Other than Farrell, Janet was cast alongside Henry Fonda in his debut The Farmer Takes a Wife (1935) Tyrone Power in Ladies in Love (1936), and Frederic March in the movie that inspired three remakes – one with Judy Garland in 1954, Barbara Streisand in 1976, and Lady Gaga in Bradley Cooper’s upcoming 2018 directorial debut – A Star is Born (1937). In it, Vicki Lester, a young woman with celluloid ambitions, hops on a train to Hollywood. Upon arrival though, she’s met with enough rejection to make her reconsider her dream. That is, until she meets the aging, drunk Norman Maine, Hollywood’s biggest star. The two fall in love and he takes her under his wing. Vicki quickly surpasses his career and soon Norman is known solely as Mr. Lester. Unable to put down the bottle and scarred by the damage he’s inflicted on Vicki, he swims out into the sea, never to return.

A Star is Born is one of Janet’s most memorable performances, earning her a second Academy Award nomination. At the time, her career had been steadily declining as a result of her lack of interest and the studio handing her fluffy, forgettable parts. She took on Vicki Lester as a favor to Selznick. With her career back on top, she made just two more films and, at the age of 33, retired. After fourteen years in the industry, Janet was ready for a new chapter, one that involved marriage, which she had tried once before, children, and a little room to explore.

Shortly after, in 1939, Janet married renowned MGM costume designer Adolf Adrian Greenberg, the man responsible for Joan Crawford’s severe shoulders, Dorothy’s ruby slippers in The Wizard of Oz (1939), and Katherine Hepburn’s white and gold gown in The Philadelphia Story (1940). Janet’s marriage to Adrian has been under speculation for decades. Adrian was openly gay in Hollywood and as for Janet, her friendships with women like Margaret Lindsey and Mary Martin were deemed too friendly by the tabloids.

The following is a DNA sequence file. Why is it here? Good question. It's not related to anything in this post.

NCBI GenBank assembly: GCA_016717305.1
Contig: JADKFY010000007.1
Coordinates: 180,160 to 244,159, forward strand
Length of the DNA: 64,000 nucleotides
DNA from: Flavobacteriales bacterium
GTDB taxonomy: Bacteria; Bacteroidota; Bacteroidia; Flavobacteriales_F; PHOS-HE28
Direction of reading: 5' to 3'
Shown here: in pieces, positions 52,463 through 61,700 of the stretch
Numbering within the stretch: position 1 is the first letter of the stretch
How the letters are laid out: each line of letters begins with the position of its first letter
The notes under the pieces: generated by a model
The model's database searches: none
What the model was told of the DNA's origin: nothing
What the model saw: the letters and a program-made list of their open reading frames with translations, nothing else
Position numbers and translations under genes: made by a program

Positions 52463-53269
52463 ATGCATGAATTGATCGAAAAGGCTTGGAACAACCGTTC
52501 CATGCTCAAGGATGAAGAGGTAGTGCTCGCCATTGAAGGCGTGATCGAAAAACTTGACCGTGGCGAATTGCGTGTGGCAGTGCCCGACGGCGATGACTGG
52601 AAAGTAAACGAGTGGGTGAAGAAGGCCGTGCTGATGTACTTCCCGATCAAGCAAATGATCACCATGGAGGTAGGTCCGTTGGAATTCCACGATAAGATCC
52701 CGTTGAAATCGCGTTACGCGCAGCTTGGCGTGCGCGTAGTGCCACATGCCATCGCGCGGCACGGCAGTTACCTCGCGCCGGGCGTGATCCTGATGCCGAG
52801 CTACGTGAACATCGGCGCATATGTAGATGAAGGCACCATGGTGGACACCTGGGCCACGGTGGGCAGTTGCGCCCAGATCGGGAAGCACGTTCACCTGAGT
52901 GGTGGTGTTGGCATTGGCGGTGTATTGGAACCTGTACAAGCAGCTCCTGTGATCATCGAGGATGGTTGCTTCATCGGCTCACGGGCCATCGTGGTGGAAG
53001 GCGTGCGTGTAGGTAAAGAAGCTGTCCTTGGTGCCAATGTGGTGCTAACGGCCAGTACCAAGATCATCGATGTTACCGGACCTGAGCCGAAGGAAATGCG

It was common practice during the 1930s – and into the 1950s – for studios to interfere with their star’s personal affairs to mold an image that would appease the newly developed Hays Code and more importantly, sell more tickets. The public was hungry for Hollywood insight, and gossip columnists like Hedda Hopper and Louella Parsons always had something new on the menu. Studio heads, particularly Louis B. Mayer – Adrian’s boss at MGM – who was known for his conservative views, patched up the industry’s so-called immorality with “lavender marriages”. You can’t question someone’s sexuality when they’ve just exchanged I-do’s can you?

Whether Adrian was influenced by Mayer or not, there’s no denying that he and Janet had chemistry. Following their nuptials, the two bought a ranch in Brazil that had no modern technology other than plumbing and Janet worked alongside Adrian as he developed his own independent clothing line. The two remained happily married for 20 years until Adrian had a heart attack and passed away. 

Janet appeared in just one other film after her retirement, Bernadine (1957), at the insistence of actor and Selznick’s second wife, Jennifer Jones. But she remained on the outskirts of the industry, showing her paintings in galleries and dabbling in frozen foods with her “Janet Gaynor Signature Trees Ranch” brand. As for her legacy with the Academy Awards, she returned to the show a few more times as a presenter. When the Academy tried to get her to give the award for Best Costume Design in 1978 as a tribute to her husband, she refused, saying, “I will present the Oscar for Best Actress, or none at all.” She can be seen onstage handing Diane Keaton her Oscar for Annie Hall (1977).